Corresponding environment variables are specified in bracket.
Setting auto_install config will enable automatic installing of gems instead of raising an error.
This applies to show, binstubs, outdated, exec, open, console, license, clean commands.
Example, When you try to run bundle show for the gem which is not yet installed you will get an error.
You can set auto_install to remove this error and install gem.
You can specify location to install your gems. Default path is $GEM_HOME for development and vendor/bundle when –deployment is used.
You can freeze changes to your Gemfile.
If frozen is set and you try to run bundle install with changed Gemfile, you will get following warning.
You can skip installing groups of gems with bundle install. Specify : separated group names whose gems bundler should not install.
You can set the directory to install executables from gems in the bundle.
You can set the file which bundler should use as theGemfile. By default, bundler will use Gemfile. The location of this file also sets the root of the project, which is used to resolve relative paths in the Gemfile.
This specifies path to a designated CA certificate file or folder containing multiple certificates for trusted CAs in PEM format. You can specify your own https sources in Gemfile with corresponding certificates specified via bundle config.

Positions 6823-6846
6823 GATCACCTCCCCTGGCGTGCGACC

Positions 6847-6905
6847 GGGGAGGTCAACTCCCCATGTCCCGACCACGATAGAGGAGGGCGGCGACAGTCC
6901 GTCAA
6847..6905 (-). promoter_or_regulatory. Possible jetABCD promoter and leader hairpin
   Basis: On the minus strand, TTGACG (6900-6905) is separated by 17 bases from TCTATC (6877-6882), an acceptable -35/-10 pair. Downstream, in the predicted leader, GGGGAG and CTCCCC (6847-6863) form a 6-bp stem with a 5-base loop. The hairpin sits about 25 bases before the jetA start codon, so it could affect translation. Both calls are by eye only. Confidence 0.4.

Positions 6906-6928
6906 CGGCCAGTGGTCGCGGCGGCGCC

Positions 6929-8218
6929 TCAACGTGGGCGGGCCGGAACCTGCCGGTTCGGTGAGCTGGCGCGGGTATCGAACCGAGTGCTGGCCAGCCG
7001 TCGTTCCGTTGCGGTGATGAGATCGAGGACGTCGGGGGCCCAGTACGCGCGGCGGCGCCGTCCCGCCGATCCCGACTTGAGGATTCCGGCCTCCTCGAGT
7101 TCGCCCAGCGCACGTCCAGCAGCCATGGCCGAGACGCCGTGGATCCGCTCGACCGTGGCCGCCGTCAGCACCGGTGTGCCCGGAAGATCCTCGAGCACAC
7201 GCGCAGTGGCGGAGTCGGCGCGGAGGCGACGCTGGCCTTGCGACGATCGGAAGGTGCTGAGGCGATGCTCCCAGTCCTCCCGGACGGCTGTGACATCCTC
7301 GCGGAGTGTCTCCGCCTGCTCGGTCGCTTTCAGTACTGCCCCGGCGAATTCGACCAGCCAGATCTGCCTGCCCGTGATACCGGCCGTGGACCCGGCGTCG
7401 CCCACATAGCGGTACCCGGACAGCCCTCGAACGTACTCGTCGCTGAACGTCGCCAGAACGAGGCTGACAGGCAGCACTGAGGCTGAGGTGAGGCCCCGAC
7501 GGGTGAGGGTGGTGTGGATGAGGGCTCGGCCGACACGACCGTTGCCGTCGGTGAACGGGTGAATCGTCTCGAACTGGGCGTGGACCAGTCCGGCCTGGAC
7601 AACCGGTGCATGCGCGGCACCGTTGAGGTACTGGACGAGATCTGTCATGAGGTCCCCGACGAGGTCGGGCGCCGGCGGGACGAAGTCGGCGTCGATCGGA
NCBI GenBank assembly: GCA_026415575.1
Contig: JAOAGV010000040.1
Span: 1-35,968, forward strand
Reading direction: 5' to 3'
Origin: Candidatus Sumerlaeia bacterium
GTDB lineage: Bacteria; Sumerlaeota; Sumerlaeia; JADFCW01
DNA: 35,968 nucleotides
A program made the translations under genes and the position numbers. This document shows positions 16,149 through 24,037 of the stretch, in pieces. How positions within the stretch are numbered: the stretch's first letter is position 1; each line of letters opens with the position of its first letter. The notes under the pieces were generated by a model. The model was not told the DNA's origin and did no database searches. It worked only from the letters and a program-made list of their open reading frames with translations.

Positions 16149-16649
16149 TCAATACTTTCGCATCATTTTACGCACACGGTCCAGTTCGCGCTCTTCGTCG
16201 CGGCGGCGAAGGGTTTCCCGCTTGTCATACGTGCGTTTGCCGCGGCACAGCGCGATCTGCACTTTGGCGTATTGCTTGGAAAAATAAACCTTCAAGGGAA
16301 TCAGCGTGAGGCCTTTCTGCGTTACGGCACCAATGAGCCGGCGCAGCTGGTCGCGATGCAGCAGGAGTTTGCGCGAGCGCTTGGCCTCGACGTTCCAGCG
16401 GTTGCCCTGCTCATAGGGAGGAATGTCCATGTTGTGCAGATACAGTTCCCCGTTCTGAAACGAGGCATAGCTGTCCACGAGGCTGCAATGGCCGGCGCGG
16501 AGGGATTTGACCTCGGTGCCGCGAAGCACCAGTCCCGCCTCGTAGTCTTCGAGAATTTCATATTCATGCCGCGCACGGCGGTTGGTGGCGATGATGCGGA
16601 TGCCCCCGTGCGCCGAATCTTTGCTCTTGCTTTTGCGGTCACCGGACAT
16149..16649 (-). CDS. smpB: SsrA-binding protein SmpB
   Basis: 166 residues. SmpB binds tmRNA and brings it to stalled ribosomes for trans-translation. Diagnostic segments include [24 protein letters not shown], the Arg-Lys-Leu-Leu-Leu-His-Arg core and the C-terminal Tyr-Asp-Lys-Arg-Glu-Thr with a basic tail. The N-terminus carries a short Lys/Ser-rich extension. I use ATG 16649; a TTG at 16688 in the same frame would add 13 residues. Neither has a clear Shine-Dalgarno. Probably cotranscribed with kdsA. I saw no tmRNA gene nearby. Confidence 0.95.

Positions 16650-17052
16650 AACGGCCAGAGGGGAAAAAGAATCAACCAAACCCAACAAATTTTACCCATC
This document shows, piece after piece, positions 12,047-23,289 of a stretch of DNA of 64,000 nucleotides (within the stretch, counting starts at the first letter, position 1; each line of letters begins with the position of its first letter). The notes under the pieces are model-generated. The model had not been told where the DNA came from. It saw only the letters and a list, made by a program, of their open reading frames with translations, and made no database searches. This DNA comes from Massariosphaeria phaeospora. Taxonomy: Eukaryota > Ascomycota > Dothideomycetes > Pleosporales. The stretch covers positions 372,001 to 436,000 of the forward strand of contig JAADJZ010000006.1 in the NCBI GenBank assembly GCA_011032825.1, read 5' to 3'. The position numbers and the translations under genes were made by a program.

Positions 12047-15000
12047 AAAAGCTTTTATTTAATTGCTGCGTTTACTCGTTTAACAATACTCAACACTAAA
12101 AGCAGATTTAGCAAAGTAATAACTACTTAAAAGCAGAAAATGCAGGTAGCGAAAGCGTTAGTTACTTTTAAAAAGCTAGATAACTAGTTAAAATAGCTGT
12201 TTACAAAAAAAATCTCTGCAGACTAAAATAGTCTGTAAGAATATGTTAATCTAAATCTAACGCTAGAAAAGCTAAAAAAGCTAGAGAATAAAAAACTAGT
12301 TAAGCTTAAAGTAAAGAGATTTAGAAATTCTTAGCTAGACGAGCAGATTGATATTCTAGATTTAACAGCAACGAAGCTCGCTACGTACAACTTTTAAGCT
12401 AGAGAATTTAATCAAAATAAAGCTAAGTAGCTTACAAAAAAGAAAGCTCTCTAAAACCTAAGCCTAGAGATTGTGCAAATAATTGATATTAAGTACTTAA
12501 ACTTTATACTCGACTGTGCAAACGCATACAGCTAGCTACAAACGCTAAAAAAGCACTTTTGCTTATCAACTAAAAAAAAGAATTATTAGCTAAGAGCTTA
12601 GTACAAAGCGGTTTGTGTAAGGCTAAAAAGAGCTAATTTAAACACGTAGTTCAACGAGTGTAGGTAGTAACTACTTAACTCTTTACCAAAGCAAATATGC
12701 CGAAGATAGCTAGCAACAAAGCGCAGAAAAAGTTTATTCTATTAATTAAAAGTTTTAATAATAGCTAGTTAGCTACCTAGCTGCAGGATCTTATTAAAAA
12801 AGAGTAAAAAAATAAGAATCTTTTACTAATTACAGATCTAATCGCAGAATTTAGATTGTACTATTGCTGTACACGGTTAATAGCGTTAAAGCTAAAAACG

This specifies path to a designated file containing a X.509 client certificate and key in PEM format.
You can set the path to place cached gems while running bundle package.
When set, Gemfiles containing multiple sources will produce an error instead of a warning.
When you try to run bundle install, you will get warning.
To ignore all bundle config on the machine and run bundle install, set BUNDLE_IGNORE_CONFIG environment variable.
Often while developing a Rails application you may look to have one of these
to boost the performance.
Along with these, Rails 5 now provides a way of caching a collection of records,
thanks to the introduction of the following method:
What is collection caching?
Consider the following example where we are fetching a collection of all users belonging to city of Miami.
Here @users is a collection of records and is an object of class ActiveRecord::Relation.
Whether the result of the above query would be same depends on following
The query statement doesn’t change. If we change city name from
“Miami” to “Boston” then result might change.
No record is deleted. The count of records in the collection should be same.
No record is added. The count of records in the collection should be same.
implemented caching for a collection of records .
Method cache_key was added to ActiveRecord::Relation which
takes into account many factors including
query statement, updated_at column value and the count of the records in collection.
We have object @users of class ActiveRecord::Relation.
Now let’s execute cache_key method on it.
Let’s try to understand each piece of the output.
users represents what kind of records we are holding.
In this example we have collection of records of class User.
Hence users is to illustrate that we are holding users records.
query- is hardcoded value and it will be same in all cases.
is a digest of the query statement that will be executed.
In our example it is MD5( "SELECT "users".* FROM "users" WHERE "users"."city" = 'Miami'")
3 is the size of collection.
is timestamp of the most recently updated record in the